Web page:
The last part of this three-parter focuses on the visit we made to Harrogate and Saltaire, a beautiful UNESCO Heritage Site. Harrogate started as a spa town in the early 1800s and there are remnants of the day that reminds all about what it was like then. In this current day, Harrogate is now known for being a well-oiled convention centre. Smart shops and restaurants line the broad avenues which when night falls, morph into hip eateries and a buzzing cafe culture. But you can’t run away from it’s early beginnings as a spa town – there’s something in the air that puts a spring back in your step! Besides, you can also ‘smell’ the remnants of the spa area. Actually, it smells like rotten eggs but hey, if it relieves aches and pains, I won’t complain!
We gathered round the side of ‘The Pump Room’ and found a couple of children busy playing with a tap spouting sulpher water. They were daring one another to try the water when turned on. Scrunching their faces because of the strong smell, they’d take a lick and then make a face. Hilarious! We then moseyed along to a family lunch at the Winter Gardens, digging into Roast Beef and Chicken. Now known as a Wetherspoon Pub, the Winter Gardens was part of Harrogate’s former Royal Baths. It was built so that visitors could rest and relax in any weather.
Big lunches mean a spot of exercise, so pick up the pace a bit by walking through the grounds of the Valley Gardens which is within walking distance of the Winter Gardens. An English Heritage Grade II listed gardens, it is situated in regal Low Harrogate, which along with woodland known as The Pinewoods, covers 17 acres. I found out in literature about the Gardens that is contains a great number of mineral springs, more than any other known place. It’s magnificent with a lovely oval pond in which you’re reminded not to let your dog jump in! While parks in the UK are opened all year round, I feel they’re at their best in Spring and Summer when the flowers are out. It adds so much more colour to one’s day.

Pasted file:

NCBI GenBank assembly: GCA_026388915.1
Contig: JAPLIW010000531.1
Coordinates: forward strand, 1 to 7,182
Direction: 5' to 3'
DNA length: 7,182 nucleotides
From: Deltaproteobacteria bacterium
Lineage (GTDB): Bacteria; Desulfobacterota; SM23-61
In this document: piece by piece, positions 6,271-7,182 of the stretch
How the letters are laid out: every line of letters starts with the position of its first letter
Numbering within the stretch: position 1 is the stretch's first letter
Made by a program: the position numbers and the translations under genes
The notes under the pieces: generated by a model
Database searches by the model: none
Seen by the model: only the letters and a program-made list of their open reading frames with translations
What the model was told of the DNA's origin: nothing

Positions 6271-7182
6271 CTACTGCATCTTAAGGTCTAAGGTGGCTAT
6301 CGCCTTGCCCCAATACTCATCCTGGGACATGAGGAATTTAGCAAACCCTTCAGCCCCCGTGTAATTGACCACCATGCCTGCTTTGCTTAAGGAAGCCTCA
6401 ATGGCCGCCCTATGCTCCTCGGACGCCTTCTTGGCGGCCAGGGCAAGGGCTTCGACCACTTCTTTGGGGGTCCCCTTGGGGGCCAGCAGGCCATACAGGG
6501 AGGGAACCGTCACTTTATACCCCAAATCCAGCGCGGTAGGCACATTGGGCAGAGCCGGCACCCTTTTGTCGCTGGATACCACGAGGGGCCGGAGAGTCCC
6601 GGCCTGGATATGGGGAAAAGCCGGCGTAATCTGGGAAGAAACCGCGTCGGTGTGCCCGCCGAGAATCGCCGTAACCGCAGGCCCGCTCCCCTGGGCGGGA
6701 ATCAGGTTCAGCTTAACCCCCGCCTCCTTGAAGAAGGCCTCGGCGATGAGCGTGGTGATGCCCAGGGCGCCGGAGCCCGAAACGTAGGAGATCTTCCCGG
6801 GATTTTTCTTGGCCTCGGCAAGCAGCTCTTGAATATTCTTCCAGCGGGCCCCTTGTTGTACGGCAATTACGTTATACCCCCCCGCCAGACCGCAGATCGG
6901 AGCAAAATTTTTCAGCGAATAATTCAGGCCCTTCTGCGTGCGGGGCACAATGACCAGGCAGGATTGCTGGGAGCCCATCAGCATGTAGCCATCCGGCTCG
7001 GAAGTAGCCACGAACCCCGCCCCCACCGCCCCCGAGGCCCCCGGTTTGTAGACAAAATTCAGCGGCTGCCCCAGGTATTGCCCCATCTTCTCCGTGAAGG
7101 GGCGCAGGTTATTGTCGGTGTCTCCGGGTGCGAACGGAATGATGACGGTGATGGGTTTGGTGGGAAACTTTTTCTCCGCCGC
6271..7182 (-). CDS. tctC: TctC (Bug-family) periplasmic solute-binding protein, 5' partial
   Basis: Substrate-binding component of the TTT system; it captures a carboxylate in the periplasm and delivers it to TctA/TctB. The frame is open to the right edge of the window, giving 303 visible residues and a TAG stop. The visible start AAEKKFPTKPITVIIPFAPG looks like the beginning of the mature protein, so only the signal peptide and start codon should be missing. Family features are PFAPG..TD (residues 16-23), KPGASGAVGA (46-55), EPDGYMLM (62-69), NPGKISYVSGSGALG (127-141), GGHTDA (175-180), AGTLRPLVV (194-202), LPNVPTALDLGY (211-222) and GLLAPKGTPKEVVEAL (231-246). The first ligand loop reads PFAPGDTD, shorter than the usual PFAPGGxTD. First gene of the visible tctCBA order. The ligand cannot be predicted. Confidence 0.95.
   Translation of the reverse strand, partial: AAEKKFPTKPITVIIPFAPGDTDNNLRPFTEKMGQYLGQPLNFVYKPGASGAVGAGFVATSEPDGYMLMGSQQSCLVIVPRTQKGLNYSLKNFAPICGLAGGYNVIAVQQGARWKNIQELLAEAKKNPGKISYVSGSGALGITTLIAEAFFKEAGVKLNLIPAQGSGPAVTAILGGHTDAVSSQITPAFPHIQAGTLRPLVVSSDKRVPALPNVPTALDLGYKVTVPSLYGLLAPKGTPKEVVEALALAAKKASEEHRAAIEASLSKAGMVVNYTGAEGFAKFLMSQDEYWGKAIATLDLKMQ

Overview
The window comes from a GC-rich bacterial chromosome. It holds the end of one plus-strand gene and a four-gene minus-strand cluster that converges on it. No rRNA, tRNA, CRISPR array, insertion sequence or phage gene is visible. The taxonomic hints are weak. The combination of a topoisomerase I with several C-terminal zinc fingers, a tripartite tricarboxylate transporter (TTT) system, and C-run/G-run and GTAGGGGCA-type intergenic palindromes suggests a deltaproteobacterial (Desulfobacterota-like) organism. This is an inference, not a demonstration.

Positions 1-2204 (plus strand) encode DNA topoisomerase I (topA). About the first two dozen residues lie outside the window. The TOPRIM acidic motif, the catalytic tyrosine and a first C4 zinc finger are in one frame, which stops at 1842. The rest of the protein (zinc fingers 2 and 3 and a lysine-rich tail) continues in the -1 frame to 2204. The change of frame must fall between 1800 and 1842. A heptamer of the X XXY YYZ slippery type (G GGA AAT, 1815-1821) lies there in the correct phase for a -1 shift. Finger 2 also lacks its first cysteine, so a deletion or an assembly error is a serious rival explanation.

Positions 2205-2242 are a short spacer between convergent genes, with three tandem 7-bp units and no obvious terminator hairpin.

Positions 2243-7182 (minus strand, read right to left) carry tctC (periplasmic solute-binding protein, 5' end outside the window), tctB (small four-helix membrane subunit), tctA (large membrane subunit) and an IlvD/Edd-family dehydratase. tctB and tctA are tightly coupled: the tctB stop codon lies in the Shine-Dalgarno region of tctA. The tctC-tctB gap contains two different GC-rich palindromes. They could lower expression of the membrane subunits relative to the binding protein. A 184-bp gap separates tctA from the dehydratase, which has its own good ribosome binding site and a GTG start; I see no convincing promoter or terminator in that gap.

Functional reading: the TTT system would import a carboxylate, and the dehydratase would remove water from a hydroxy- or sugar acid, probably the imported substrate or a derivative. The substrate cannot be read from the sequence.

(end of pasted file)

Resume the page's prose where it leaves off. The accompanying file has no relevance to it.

Harrogate is a walking town, so after taking in all that fresh air in the Valley Gardens, head into the town centre and meander through the lovely little back streets to get a glimpse of quaint shops and smart restaurants.
You cannot visit Harrogate and leave out Betty’s, an iconic tea shop in the heart of town. Opened in 1919 by Frederick Belmont, Betty’s is a wonderful tea house that the weary shopper, tourist and local can stop by and indulge in good food and tea. Located at 1 Parliament St, customers can sit by the large bright windows that lookout to street activity. Great place to chat and people watch.
Well, we had to return the car on the Monday so we planned our train trip to Saltaire, a short 20 min train ride out of Leeds. A great day trip for me as I understood Saltaire to have good architecture and art. I discovered that Saltaire is actually a village named after the founder of one of the largest wool mills in the UK, Sir Thomas Salt. In the 1800s, Thomas Salt bought a mill in West Yorkshire to spin the Russian wool he had purchased into yarn. He became very successful and started experimenting with Alpaca wool. Very quickly, he expanded his business and then started building houses for the workers. Soon, it spread to include a church, hospital and other amenities. He strongly believed in providing for his employees and one has to visit Saltaire to view the extent of his planning and generosity to his employees.